CAIRO: Egyptian President Hosni Mubarak arrived in Paris yesterday for his first official meeting with French President Nicholas Sarkozy.
They had met previously on Mubarak’s trip to Paris in April this year, when Sarkozy was running for the French Presidency.
The two leaders were due to speak about French policy in the Middle East, Sarkozy’s ‘Mediterranean Union’ initiative, and bilateral relations between Egypt and France.
The crisis in Sudan would also be on the agenda, a spokesperson for the French Embassy in Cairo told Daily News Egypt.
Mubarak was known to have close relations with France’s former President Jacques Chirac, with both men agreeing on important issues such as the Israeli-Palestinian conflict, while leaders throughout the region were impressed by Chirac’s stand against the US-led war in Iraq.
Before becoming president, Sarkozy had stated there would be “continuity in this policy. And since taking office he has wasted no time in making overtures to Egypt and other Middle Eastern leaders, and has described Mubarak as a leader with “great experience and wisdom .
In an interview with Al Ahram earlier in the week, Sarkozy stressed that “Egypt would have a crucial role to play in the new ‘Mediterranean Union’, which would deal with issues like Turkish membership of the EU, immigration into Europe from North Africa, and Middle East peace.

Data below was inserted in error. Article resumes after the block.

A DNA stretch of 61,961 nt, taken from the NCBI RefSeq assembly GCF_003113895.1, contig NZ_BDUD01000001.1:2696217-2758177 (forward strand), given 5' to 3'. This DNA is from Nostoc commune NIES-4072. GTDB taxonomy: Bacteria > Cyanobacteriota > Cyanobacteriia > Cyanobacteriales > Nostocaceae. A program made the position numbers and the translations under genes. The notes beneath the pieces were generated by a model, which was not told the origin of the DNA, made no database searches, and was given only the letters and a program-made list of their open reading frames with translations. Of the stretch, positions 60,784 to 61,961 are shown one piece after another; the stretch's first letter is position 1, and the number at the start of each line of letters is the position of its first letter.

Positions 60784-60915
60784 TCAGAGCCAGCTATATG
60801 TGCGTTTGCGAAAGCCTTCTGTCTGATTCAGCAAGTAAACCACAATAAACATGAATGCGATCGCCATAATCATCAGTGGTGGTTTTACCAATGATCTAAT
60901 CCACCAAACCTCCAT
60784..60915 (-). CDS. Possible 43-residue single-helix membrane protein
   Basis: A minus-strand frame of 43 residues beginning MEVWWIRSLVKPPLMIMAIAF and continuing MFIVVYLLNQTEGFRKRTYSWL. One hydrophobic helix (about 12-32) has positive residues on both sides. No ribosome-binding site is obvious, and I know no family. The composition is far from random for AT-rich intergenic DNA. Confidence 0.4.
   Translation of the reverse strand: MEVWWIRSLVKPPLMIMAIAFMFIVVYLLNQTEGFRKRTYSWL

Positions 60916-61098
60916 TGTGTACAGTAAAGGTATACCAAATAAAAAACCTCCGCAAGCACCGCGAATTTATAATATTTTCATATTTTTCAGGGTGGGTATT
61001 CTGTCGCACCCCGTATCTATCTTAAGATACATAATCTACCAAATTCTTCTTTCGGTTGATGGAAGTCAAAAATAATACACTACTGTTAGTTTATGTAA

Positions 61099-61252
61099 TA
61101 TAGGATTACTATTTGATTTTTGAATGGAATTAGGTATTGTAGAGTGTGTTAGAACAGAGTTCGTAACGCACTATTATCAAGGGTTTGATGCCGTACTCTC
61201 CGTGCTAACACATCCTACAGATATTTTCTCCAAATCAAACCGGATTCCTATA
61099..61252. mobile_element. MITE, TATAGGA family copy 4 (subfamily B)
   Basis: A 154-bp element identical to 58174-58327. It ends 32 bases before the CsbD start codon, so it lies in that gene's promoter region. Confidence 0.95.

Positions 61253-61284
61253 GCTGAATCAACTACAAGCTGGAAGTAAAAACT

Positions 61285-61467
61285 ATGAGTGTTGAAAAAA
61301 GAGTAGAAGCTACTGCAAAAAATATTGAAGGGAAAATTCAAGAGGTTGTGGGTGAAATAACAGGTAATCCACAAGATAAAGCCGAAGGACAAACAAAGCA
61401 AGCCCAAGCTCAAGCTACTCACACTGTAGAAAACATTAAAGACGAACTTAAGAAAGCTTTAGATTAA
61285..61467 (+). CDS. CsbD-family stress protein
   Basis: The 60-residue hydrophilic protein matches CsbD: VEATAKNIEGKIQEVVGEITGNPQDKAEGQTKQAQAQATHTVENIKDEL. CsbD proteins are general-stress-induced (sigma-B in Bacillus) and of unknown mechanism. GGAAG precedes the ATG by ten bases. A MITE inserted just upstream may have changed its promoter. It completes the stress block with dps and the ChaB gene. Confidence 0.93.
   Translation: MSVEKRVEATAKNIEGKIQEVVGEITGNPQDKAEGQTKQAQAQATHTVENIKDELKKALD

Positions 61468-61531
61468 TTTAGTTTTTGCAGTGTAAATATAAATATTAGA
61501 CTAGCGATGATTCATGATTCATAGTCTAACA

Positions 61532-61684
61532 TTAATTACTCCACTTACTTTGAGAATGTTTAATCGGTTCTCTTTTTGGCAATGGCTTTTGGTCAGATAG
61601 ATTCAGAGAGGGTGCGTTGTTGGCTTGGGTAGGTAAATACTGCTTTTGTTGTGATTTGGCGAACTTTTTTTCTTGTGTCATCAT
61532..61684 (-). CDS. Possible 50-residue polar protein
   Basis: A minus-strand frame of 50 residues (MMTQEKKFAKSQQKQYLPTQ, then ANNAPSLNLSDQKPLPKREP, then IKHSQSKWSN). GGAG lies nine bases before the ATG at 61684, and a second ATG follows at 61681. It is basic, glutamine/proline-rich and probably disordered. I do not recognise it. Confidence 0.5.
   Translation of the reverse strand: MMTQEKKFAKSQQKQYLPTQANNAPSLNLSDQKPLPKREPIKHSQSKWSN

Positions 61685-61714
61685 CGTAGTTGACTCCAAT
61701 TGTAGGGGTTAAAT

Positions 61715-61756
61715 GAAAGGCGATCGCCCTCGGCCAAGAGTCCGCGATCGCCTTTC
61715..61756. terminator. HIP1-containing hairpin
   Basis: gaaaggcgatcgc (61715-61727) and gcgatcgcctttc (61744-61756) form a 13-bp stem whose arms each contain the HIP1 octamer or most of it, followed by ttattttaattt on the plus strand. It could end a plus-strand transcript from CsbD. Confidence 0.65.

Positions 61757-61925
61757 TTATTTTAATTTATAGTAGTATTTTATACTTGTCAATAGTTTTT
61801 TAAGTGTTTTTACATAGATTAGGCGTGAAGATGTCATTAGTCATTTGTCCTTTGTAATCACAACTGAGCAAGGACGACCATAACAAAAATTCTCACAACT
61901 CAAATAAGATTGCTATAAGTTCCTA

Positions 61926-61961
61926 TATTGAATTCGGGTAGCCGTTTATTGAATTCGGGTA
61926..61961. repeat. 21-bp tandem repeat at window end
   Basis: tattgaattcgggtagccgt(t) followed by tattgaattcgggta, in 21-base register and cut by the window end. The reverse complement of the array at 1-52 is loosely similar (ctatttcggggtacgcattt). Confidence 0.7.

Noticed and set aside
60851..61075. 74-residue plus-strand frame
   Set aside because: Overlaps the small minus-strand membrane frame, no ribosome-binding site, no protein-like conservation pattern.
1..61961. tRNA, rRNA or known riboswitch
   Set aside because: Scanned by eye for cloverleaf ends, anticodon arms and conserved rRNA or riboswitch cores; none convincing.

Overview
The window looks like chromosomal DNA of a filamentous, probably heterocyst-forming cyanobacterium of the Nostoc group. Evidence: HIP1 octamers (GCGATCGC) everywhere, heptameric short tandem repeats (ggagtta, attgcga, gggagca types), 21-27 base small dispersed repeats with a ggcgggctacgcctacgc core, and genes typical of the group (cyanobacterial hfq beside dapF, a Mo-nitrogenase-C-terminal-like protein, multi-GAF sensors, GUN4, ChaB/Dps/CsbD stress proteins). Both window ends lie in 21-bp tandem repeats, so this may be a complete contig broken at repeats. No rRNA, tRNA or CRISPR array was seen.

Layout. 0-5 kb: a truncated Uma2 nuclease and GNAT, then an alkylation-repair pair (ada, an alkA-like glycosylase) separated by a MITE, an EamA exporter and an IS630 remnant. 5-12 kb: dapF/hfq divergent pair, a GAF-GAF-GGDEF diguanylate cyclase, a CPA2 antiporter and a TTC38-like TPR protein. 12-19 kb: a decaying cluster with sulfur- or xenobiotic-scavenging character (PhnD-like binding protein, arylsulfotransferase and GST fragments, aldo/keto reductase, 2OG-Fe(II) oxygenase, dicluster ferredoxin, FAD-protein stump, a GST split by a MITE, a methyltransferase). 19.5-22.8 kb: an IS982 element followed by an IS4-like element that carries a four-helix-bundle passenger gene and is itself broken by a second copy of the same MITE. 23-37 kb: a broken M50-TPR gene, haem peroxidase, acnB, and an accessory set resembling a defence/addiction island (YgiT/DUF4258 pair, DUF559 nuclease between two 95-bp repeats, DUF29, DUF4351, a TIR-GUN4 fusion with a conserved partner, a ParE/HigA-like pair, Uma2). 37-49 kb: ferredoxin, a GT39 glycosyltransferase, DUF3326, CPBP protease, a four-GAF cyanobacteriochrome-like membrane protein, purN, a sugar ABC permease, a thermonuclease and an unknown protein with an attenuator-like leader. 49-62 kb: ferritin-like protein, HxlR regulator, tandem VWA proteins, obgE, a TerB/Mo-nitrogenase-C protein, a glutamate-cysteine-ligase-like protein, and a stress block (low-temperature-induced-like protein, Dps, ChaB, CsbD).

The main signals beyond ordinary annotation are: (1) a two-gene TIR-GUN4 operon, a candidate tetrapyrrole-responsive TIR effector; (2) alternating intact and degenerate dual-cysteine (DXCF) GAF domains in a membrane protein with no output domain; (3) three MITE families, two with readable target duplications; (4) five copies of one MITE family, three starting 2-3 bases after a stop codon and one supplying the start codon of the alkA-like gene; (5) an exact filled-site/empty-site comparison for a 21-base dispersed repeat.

In line with his new approach, Sarkozy was heavily involved in the negotiations that secured the release of six Bulgarian medics from prison in Libya on July 24th, in a deal that will see Libya significantly strengthen its ties with Europe.
Expert on French politics at the Al Ahram Centre for Political and Strategic Studies, Amr El-Choubkei, argues that before establishing a new political order like the one Sarkozy envisions, it is necessary to establish why the old one – the ‘Barcelona Conference’ – failed.
He is also uncertain whether Mubarak will share the same close relationship with Sarkozy that he did with Chirac.
“Certainly he will want to maintain a strong relationship with France, El Choubkei told Daily News Egypt, “but Sarkozy’s terminology is very different to that of Chirac’s; Sarkozy is speaking more about reform and democratization in the Middle East.
On France’s Middle East policy, Sarkozy has called for Israel to end its settlement policy and for the Palestinians to renounce violence. He also called on the Lebanese government to initiate a dialogue with all parties, including Hizb’allah.
The French Foreign Minister Bernard Kouchner conveyed this message on his visit to Beirut earlier in the week.
“Egypt is ready to follow France 100 percent on the Lebanon issue, El Choubkei said.
The two leaders were also due to discuss trade relations, which, Sarkozy told Al Ahram, had experienced “remarkable growth over the past three years.
The French Development Agency (AFD) in Egypt, established in January this year, would greatly enhance economic relations, Sarkozy added.